We develop the GDI following Vicente-Serrano et al. (2010) and Tang et al. (2023), such that the GDI mimics the derivation of the SPEI, and utilize the log-logistic distribution (further details below). While we apply hydrologic load estimates derived from GPS displacements as the input for this GDI (Figure 1a-d), we note that alternate geodetic drought indices could be derived using other types of geodetic observations, such as InSAR, gravity, strain, or a combination thereof. Therefore, the GDI is a generalizable drought index framework.

    A key benefit of the SPEI is that it is a multi-scale index, allowing the identification of droughts which occur across different time scales. For example, flash droughts (Otkin et al., 2018), which may develop over the period of a few weeks, and persistent droughts (>18 months), may not be observed or fully quantified in a uni-scale drought index framework. However, by adopting a multi-scale approach these signals can be better identified (Vicente-Serrano et al., 2010). Similarly, in the case of this GPS-based GDI, hydrologic drought signals are expected to develop at time scales that are both characteristic to the drought, as well as the source of the load variation (i.e., groundwater versus surface water and their respective drainage basin/aquifer characteristics). Thus, to test a range of time scales, the TWS time series are summarized with a retrospective rolling average window of D (daily with no averaging), 1, 3, 6, 12, 18, 24, 36, and 48-months width (where one month equals 30.44 days).

    From these time-scale averaged time series, representative compilation window load distributions are identified for each epoch. The compilation window distributions include all dates that range ±15 days from the epoch in question per year. This allows a characterization of the estimated loads for each day relative to all past/future loads near that day, in order to bolster the sample size and provide more robust parametric estimates [similar to Ford et al., (2016)]; this is a key difference between our GDI derivation and that presented by Tang et al. (2023). Figure 1d illustrates the representative distribution for 01 December of each year at the grid cell co-located with GPS station P349 for the daily TWS solution. Here all epochs between between 16 November and 16 December of each year (red dots), are compiled to form the distribution presented in Figure 1e.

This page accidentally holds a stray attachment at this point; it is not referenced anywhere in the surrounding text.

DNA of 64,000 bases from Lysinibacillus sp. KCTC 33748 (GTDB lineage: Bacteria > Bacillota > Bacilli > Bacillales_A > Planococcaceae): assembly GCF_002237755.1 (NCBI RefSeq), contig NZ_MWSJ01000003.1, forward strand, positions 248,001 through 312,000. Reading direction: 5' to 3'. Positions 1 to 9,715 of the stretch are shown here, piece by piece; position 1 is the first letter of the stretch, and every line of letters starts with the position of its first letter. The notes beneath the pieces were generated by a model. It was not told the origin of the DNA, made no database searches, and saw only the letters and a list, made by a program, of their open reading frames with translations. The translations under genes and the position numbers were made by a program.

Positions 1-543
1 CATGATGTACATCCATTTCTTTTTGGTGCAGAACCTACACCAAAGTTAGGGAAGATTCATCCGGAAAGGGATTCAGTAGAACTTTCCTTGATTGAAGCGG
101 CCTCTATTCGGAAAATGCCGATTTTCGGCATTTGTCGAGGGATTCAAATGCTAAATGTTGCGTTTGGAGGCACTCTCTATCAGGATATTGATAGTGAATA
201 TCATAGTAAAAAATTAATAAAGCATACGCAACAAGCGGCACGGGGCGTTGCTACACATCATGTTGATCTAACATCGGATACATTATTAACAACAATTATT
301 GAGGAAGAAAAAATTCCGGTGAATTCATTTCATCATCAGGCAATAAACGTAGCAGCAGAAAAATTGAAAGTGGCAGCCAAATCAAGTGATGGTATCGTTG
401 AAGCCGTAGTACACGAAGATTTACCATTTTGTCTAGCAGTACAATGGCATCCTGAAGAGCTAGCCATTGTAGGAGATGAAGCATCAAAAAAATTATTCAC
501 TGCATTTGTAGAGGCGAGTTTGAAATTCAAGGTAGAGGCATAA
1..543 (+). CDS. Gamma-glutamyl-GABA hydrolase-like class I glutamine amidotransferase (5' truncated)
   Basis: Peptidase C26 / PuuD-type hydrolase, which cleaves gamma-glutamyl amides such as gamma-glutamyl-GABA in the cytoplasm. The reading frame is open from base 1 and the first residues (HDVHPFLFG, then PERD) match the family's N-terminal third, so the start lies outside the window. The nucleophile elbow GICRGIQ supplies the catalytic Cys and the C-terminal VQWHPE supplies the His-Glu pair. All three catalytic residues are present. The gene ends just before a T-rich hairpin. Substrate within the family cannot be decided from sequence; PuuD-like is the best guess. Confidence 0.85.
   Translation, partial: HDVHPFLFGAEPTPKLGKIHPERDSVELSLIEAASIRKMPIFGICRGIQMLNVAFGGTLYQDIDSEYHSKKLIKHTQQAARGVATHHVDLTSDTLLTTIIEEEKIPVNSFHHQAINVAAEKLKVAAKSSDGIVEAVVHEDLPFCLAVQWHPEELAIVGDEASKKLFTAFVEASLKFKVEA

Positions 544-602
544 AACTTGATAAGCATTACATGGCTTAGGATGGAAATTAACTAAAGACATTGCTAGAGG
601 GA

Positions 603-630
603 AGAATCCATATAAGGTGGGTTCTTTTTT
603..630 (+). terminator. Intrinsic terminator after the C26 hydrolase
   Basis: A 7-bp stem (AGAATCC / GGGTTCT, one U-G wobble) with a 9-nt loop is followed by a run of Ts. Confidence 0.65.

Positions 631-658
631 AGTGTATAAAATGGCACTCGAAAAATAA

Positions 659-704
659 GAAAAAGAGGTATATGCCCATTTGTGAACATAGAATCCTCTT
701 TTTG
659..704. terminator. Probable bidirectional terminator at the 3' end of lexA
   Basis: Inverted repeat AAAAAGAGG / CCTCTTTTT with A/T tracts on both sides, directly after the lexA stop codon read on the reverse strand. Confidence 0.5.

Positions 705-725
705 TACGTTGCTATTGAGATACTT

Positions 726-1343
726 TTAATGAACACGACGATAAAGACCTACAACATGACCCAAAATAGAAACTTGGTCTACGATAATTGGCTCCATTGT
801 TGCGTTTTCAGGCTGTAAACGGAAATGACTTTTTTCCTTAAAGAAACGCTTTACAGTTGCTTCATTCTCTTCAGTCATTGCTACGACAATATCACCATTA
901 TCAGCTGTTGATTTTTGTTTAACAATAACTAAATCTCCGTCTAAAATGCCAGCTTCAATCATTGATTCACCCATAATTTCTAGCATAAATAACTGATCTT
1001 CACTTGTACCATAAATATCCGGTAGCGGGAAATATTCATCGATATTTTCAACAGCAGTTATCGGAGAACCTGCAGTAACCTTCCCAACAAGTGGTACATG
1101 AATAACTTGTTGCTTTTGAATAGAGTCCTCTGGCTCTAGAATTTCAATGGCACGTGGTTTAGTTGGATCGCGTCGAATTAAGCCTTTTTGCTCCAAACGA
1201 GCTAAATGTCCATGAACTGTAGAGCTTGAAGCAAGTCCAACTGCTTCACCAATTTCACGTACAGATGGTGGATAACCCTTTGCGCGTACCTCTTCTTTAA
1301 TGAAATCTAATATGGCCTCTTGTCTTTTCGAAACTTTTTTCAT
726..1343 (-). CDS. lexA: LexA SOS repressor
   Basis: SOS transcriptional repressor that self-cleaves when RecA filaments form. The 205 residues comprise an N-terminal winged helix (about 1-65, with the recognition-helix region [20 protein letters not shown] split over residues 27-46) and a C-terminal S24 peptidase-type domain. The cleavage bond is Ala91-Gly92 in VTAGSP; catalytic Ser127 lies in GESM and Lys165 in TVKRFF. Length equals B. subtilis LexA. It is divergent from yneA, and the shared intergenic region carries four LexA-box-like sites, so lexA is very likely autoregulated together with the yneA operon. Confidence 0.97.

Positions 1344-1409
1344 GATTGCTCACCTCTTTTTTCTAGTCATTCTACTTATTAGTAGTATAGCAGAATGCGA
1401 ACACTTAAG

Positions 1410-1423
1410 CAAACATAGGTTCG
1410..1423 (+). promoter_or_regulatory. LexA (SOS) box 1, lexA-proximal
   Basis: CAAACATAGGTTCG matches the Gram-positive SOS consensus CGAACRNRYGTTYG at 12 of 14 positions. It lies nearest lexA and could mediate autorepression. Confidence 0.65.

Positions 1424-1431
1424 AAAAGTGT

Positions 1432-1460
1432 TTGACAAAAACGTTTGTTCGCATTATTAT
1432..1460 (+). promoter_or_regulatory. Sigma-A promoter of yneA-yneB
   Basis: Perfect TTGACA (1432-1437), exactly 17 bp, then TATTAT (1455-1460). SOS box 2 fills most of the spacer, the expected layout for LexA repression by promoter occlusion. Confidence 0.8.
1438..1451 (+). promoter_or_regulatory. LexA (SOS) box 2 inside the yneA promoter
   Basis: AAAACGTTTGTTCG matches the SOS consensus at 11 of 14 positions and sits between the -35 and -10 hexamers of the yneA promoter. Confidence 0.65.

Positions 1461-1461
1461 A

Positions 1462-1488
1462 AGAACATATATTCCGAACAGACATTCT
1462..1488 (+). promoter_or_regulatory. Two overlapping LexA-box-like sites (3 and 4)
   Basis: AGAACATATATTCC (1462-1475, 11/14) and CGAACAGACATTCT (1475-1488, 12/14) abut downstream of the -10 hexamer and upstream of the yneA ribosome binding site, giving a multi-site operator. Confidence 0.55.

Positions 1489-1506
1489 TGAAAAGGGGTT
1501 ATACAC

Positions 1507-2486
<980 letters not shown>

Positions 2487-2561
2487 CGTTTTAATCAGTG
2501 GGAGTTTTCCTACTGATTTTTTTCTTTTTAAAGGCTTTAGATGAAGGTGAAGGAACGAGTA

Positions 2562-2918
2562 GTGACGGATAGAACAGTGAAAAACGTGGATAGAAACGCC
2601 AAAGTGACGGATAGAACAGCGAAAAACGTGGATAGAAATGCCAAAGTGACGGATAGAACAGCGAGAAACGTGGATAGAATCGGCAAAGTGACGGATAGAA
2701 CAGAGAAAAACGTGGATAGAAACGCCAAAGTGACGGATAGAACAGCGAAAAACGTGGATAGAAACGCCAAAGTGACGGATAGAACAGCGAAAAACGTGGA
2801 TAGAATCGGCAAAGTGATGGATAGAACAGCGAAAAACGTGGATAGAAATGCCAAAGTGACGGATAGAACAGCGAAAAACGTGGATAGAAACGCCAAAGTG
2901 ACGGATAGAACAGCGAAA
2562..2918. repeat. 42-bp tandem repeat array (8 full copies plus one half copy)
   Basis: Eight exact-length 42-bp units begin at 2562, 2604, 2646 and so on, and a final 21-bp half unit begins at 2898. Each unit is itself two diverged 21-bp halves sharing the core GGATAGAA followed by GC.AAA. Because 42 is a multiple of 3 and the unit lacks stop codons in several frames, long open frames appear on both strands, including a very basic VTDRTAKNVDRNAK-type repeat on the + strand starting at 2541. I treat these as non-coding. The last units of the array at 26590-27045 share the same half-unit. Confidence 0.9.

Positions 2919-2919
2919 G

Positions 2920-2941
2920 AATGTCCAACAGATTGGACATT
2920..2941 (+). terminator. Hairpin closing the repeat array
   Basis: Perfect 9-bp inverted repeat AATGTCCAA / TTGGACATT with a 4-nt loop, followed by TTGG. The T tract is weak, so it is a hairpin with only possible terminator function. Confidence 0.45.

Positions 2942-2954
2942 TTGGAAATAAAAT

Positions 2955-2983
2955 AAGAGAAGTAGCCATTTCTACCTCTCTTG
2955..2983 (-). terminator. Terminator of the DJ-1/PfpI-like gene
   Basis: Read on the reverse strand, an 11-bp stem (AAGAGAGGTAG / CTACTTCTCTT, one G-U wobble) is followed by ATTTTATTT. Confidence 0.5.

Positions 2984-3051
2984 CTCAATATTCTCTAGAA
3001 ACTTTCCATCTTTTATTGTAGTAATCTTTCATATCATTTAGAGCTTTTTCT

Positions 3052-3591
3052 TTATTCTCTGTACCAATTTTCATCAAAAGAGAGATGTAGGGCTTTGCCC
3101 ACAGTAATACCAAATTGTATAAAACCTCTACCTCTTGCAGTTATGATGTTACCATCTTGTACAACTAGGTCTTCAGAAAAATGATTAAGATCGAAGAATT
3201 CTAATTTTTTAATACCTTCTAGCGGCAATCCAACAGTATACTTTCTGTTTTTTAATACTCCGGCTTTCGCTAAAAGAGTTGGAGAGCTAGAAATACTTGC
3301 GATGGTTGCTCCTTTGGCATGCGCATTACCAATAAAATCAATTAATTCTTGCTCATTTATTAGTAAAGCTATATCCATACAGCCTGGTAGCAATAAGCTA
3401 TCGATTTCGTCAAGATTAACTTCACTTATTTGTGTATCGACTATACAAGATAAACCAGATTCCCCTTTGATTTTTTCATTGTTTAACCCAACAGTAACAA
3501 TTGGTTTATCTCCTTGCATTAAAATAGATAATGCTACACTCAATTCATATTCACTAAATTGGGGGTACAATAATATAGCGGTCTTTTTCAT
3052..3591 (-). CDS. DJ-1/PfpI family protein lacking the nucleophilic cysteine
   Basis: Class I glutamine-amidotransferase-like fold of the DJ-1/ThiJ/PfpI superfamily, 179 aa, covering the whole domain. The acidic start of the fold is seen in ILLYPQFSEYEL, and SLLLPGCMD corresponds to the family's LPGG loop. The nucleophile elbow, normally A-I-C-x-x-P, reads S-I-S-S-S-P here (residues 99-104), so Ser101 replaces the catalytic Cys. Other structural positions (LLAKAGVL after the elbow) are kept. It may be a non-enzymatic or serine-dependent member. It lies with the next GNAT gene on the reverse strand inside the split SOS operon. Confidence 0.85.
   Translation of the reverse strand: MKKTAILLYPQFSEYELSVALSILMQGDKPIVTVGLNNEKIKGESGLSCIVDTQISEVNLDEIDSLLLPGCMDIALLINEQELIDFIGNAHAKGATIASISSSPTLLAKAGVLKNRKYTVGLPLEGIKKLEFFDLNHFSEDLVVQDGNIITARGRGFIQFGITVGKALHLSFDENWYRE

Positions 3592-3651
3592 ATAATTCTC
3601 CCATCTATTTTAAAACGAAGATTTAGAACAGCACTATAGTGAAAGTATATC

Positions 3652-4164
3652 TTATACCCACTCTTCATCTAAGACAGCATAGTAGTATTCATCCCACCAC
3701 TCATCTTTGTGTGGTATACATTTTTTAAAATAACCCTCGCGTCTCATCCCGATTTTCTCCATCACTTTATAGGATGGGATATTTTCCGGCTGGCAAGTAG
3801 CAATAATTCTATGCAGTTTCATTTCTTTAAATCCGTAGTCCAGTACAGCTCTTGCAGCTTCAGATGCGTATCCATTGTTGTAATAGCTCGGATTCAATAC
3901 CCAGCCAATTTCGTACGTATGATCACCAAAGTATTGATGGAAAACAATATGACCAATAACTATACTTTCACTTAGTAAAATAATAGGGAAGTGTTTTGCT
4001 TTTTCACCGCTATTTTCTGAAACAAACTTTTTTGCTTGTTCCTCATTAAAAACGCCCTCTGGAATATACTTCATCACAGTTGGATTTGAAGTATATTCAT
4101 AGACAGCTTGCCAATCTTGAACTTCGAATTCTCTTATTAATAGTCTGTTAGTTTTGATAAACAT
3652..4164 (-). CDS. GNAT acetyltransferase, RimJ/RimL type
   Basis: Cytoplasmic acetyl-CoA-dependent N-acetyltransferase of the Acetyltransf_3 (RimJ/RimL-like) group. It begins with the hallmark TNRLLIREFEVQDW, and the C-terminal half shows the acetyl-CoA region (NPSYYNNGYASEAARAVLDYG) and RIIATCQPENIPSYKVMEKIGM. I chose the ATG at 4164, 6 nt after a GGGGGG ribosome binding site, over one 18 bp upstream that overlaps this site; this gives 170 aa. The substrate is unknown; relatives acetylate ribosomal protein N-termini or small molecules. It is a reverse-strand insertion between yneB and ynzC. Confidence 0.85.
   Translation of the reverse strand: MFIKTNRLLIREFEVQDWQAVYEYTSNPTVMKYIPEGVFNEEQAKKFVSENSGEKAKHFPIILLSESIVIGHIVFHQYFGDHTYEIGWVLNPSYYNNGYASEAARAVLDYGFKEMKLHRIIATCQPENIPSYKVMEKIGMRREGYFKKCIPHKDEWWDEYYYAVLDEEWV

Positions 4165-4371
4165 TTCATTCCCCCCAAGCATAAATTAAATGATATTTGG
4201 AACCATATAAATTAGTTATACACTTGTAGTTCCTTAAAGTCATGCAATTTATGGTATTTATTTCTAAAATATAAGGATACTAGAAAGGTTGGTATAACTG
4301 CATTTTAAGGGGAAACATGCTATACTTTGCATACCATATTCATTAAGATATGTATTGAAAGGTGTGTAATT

This approach allows inter-annual variability in the phase and amplitude of the signal to be retained (which is largely driven by variation in the hydrologic cycle), while removing the primary annual and semi-annual signals. Solutions converge for compilation windows >±5 days, and show a minor increase in scatter of the GDI time series for windows of ±3-4 days (below which instability becomes more prevalent). To ensure robust characterization of drought characteristics, we opt for an extended ±15-day compilation window. While Tang et al. (2023) found the log-logistic distribution to be unstable and opted for a normal distribution, we find that, by using the extended compiled distribution, the solutions are stable with negligible differences compared to the use of a normal distribution. Thus, to remain aligned with the SPEI solution, we retain the three-parameter log-logistic distribution to characterize the anomalies. Probability weighted moments for the log-logistic distribution are calculated following Singh et al., (1993) and Vicente-Serrano et al., (2010). The individual moments are calculated following Equation 3.

    These are then used to calculate the L-moments for shape (), scale (), and location () of the three-parameter log-logistic distribution (Equations 4 – 6).

    The probability density function (PDF) and the cumulative distribution function (CDF) are then calculated following Equations 7 and 8, respectively.

    The inverse Gaussian function is used to transform the CDF from estimates of the parametric sample quantiles to standard normal index values that represent the magnitude of the standardized anomaly. Here, positive/negative values represent greater/lower than normal hydrologic storage. Thus, an index value of -1 indicates that the estimated load is approximately one standard deviation dryer than the expected average load on that epoch.

    *Equations can be found in the main text.

    more » « less